Tachyon Publications (November 9, 2021)
Illustrated by Ruth Sanderson
So, twenty years or so ago, I had an idea to write a kind of middle grade sequel to MOBY DICK in which a fourteen year old boy in 1860s Nantucket hears a knock on the door early in the morning. His mother, who has been sick on and off all winter is still sleeping. His father is first mate on a whaler that is overdue. The boy opens the door and sees a stranger standing there.
“Who are you?” he asks.
“Call me Ishmael,” the man replies.
THAT’s all I had. Mostly because I know nothing about sailing or old boats or wind currents etc. Twenty years later–fifteen years after my husband died, I re-met a man I had dated for two months when we were both in college. He is a life-long boats-man, a past Commodore of a yacht club, and a writer; During our courtship, he helped me on research, critiqued three early drafts (He is a writer and a poet and a retired teacher). And THAT’S how ARCH OF BONE finally got written–and sold.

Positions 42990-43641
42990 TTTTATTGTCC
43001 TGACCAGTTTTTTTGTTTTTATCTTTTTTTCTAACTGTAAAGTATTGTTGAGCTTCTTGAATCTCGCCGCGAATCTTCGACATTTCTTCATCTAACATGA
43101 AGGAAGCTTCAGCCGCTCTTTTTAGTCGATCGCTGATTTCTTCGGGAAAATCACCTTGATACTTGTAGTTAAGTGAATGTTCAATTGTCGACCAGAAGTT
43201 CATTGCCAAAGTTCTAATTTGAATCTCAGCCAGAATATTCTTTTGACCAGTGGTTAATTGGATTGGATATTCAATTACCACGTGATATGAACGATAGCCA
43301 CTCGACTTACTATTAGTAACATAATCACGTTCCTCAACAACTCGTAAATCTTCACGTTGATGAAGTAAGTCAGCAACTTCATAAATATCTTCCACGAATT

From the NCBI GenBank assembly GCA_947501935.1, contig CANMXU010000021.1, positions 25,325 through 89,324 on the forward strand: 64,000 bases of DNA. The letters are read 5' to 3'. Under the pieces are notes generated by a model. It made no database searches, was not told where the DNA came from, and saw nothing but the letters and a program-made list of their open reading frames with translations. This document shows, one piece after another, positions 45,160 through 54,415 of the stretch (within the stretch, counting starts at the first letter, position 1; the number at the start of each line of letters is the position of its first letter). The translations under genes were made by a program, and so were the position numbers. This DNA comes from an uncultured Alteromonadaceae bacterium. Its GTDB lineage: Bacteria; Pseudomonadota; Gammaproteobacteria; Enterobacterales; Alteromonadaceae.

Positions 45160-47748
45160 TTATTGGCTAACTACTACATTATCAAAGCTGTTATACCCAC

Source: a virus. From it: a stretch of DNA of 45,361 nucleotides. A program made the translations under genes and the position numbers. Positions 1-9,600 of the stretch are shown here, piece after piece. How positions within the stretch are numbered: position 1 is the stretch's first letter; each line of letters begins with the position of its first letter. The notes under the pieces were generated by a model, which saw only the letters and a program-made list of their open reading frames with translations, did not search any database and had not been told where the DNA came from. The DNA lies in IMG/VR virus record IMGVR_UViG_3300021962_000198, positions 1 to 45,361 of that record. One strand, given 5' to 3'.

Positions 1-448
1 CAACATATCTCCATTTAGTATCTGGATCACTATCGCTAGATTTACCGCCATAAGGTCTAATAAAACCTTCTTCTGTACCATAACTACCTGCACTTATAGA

What reviewers have said:
- “Yolen’s original twist on Moby-Dick combines a unique premise with edge-of-your-seat adventure. Fourteen-year-old Josiah is engagingly characterized from the outset as a boy on the edge of manhood, searching for answers about his father’s death. Under the arch of bone he has tantalizing dreams of Ahab’s hunt for Moby Dick. A gripping tale by a master storyteller―when I finished it, I started over and read it again.” ―Katherine Coville, author of Briar and Rose and Jack
- “This is the story Melville should have written.” ―Daniel Pinkwater, author of The Neddiad
- “Elemental and timeless. The thrill of Josiah’s adventure comes from watching him learn how to survive the wilderness, but it also has much to share about coming to terms with the loss of a parent and humans’ complicated relationship to the natural world.” ―Eliot Schrefer, National Book Award Finalist
- “Arch of Bone is a historical novel that reanimates Nantucket’s whaling history. In it, the aftermath of the Pequod’s sinking is imagined on behalf of the families of those lost at sea. The result is a daring story in which a grieving son becomes his own kind of survivor.” ―Foreword
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